Shinagawa Jinja (品川神社) is a relatively known Shinto shrine in Tokyo. It's on the west side of Keikyu Line Shinbaba Station and is a 2-minute walk from there. If you are boarding Keikyu Line and have time, you might as well drop by (Shinbaba Station is two stations away from Shinagawa Station of the Keikyu Line or the JR Line.)
Shinagawa Shrine was founded in 1187. The east side of Keikyu Line from Kita-shinagawa Station to Aomono-yokocho Station used to be the first Post Station along Tokaido, which was the largest of the Five Routes in the Edo period, and Shinagawa Shrine was the guardian of the northern half of the Shinagawa post station.
This is Shinagawa Shrine seen from across the road. You can also see a sight like this from the train which runs alongside of the road. The huge mound on the left is a fujizuka.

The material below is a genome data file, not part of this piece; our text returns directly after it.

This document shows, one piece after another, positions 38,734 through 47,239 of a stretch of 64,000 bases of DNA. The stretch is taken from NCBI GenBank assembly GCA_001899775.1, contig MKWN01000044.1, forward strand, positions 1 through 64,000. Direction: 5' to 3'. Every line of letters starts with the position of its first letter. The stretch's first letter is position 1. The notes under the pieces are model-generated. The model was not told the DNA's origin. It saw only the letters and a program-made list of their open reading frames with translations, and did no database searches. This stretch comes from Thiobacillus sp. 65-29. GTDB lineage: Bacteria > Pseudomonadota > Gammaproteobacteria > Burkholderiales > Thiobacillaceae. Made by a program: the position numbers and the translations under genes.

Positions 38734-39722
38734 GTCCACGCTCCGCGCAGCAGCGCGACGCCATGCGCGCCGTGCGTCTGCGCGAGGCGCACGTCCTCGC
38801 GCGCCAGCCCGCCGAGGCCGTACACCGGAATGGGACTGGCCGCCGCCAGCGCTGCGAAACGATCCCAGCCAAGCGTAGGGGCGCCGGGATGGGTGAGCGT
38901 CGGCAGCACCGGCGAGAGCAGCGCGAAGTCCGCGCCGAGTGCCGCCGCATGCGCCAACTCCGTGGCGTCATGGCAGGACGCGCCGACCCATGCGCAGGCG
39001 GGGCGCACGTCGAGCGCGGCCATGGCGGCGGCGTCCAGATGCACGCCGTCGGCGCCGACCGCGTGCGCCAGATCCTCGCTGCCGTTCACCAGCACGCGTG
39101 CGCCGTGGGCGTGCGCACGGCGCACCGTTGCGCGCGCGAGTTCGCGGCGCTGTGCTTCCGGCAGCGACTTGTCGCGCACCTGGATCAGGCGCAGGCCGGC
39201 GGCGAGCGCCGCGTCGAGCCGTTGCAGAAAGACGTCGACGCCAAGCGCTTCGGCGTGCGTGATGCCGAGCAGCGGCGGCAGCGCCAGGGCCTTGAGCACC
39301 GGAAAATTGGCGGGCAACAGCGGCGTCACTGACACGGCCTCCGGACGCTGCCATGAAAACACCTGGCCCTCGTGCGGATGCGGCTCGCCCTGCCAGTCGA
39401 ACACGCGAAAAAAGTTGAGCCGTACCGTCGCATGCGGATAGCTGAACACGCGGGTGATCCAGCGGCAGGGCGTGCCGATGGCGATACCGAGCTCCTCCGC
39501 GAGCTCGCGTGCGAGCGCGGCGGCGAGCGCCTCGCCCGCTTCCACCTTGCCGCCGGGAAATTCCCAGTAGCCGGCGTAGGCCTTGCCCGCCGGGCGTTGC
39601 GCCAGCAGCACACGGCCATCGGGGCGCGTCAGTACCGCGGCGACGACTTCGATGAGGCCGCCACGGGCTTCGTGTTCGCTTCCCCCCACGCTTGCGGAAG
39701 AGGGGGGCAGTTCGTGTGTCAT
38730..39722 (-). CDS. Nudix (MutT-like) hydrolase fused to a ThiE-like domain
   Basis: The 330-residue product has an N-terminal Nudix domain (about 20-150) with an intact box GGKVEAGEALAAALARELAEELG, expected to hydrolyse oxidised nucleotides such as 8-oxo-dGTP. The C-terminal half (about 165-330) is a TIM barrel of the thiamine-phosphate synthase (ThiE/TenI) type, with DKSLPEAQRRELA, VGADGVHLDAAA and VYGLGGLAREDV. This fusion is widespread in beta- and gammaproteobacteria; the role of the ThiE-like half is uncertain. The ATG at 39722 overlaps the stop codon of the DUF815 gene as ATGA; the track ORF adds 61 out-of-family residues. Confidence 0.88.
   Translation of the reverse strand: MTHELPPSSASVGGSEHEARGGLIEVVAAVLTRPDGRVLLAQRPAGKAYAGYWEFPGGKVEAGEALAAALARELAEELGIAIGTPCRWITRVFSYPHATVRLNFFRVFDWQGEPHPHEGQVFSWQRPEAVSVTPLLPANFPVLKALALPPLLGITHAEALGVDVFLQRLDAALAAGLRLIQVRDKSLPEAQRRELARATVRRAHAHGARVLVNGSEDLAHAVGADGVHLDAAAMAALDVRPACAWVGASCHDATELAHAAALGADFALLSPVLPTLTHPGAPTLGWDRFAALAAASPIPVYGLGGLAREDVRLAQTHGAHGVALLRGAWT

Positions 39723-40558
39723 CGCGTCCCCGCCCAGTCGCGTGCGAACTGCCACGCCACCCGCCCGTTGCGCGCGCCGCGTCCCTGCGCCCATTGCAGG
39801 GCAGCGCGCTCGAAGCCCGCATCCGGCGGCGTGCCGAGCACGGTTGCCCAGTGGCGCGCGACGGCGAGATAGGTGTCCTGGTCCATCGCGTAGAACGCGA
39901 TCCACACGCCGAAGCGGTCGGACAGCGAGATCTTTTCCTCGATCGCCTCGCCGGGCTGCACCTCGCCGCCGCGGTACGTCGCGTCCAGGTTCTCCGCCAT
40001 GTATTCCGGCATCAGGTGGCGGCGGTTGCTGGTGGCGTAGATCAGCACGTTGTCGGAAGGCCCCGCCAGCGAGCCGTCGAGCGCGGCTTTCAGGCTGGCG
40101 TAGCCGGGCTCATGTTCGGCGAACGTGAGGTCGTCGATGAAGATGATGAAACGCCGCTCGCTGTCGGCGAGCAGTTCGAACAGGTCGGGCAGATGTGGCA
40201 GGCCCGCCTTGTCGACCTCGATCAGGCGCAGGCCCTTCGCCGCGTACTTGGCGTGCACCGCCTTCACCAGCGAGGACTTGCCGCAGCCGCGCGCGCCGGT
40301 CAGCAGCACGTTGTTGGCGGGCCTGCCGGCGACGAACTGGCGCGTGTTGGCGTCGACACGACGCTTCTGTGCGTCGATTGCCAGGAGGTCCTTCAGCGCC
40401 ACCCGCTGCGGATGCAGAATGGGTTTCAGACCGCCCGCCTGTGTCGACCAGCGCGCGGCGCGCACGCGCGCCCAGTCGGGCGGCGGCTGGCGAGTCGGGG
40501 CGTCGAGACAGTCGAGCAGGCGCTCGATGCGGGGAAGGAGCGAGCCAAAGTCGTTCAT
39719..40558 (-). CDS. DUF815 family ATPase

Fujizuka is a mound imitationg Mt. Fuji. Fujizuka used to be made from the Edo period to the early Showa era for worshippers who don't have the strength or money or time to climb Mt. Fuji to climb instead. This fujizuka was created in 1869 and is 15 meters (49 feet) high, making it the largest surviving fujizuka mound in Japan. As is often the case with fujizuka mounds, it is covered with lava rocks which were delivered from the foot of Mt. Fuji.
The main building was reconstructed after WWII with concrete.
Kaguraden is a stage where music and dances are performed during festivals.
Ana Inari is consisted of two shrine buildings. The left one is called Kamisha (the upper shrine) and the other Shimosha (the lower shrine).
Inside the Ana Inari Shimosha, there are smaller shrines and a fountain called Hitotsubu-manbai-no-izumi. It is said that if you wash coins here, the sum will be 10,000 times larger.